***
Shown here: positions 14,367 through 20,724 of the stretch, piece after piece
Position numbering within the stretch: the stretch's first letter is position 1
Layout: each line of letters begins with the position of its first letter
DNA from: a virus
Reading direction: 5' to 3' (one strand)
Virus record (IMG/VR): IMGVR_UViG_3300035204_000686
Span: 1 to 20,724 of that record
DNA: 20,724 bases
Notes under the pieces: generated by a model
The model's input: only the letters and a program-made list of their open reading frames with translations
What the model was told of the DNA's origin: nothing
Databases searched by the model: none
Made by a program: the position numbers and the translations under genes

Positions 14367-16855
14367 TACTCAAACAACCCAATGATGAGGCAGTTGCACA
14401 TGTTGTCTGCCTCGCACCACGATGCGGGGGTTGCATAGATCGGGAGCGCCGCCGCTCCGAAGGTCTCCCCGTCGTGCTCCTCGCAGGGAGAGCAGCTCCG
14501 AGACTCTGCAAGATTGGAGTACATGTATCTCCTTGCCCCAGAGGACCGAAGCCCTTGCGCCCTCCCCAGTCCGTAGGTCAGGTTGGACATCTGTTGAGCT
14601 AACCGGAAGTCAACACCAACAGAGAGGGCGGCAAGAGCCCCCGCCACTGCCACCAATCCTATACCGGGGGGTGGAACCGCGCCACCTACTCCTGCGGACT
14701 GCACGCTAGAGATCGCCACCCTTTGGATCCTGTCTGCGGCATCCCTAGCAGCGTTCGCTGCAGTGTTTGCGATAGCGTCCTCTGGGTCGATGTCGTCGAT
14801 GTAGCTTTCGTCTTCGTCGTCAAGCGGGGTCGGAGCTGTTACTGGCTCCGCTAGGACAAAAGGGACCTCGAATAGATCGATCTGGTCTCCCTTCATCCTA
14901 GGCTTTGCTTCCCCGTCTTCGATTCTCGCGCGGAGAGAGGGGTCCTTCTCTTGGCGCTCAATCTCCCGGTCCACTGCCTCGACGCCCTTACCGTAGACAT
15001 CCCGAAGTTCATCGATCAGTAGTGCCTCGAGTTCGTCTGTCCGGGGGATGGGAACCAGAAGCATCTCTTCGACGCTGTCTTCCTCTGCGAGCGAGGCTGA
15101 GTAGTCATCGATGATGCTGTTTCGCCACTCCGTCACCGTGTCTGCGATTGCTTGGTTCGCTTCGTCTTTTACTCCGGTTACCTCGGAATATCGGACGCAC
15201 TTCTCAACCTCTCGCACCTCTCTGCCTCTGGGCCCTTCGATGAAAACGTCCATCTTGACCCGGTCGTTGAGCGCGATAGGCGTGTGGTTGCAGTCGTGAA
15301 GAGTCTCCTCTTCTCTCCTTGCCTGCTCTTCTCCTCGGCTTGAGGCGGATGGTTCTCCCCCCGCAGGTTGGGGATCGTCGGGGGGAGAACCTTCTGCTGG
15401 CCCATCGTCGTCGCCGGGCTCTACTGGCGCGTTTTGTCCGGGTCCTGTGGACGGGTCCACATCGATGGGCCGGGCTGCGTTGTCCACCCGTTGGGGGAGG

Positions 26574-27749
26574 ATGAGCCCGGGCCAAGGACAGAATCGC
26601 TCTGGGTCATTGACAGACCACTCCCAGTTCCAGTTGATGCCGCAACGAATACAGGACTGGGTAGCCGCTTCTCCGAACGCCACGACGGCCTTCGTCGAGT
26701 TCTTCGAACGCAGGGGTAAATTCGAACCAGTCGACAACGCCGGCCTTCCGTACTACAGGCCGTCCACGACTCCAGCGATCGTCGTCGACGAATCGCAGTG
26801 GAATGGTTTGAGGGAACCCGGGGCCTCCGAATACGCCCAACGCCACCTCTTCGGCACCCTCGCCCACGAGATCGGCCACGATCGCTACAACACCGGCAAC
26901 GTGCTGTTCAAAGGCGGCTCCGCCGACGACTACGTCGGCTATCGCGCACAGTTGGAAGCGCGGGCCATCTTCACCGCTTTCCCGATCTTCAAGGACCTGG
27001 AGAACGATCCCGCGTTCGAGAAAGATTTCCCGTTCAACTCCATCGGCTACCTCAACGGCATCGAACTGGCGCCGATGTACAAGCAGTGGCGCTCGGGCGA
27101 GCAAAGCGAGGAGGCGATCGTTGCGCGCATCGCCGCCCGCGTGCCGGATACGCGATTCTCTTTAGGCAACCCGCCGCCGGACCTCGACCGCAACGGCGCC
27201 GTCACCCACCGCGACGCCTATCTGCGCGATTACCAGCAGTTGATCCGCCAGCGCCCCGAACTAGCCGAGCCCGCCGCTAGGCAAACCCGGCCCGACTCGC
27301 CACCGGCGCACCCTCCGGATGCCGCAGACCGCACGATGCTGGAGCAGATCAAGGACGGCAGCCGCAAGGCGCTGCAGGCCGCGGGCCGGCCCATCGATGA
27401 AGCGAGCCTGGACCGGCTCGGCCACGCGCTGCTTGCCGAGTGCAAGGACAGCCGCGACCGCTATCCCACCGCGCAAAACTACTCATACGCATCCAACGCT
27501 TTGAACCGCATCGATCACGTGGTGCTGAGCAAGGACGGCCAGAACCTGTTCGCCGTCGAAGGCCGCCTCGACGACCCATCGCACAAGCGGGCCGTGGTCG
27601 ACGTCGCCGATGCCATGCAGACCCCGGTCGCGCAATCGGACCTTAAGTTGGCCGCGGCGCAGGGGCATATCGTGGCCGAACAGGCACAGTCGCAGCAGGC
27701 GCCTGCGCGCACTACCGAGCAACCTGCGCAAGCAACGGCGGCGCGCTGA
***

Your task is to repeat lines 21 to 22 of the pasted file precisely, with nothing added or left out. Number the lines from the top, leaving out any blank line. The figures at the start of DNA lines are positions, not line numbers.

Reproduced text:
14901 GGCTTTGCTTCCCCGTCTTCGATTCTCGCGCGGAGAGAGGGGTCCTTCTCTTGGCGCTCAATCTCCCGGTCCACTGCCTCGACGCCCTTACCGTAGACAT
15001 CCCGAAGTTCATCGATCAGTAGTGCCTCGAGTTCGTCTGTCCGGGGGATGGGAACCAGAAGCATCTCTTCGACGCTGTCTTCCTCTGCGAGCGAGGCTGA